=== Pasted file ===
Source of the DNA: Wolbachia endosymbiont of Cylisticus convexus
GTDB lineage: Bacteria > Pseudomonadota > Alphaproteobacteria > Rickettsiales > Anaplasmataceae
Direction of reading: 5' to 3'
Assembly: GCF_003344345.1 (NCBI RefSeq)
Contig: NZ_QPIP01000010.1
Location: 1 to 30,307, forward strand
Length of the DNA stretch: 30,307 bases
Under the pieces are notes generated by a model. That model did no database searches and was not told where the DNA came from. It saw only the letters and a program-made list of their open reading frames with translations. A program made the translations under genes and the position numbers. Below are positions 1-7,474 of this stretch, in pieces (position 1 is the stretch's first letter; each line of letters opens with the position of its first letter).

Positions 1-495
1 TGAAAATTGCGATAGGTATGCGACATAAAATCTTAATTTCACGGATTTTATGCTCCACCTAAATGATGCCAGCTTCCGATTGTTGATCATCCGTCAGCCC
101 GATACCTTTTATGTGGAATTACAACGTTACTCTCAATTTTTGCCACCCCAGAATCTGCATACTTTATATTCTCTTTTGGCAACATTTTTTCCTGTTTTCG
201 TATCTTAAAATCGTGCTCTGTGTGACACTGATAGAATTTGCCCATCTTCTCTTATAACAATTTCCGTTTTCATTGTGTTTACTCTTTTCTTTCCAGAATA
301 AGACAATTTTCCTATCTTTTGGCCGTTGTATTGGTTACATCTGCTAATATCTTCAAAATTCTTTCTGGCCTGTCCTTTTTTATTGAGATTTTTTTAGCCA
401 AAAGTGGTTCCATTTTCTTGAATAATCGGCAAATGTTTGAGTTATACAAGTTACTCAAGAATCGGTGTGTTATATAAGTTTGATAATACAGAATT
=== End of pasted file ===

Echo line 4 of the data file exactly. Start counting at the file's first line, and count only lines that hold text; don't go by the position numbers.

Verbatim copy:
Assembly: GCF_003344345.1 (NCBI RefSeq)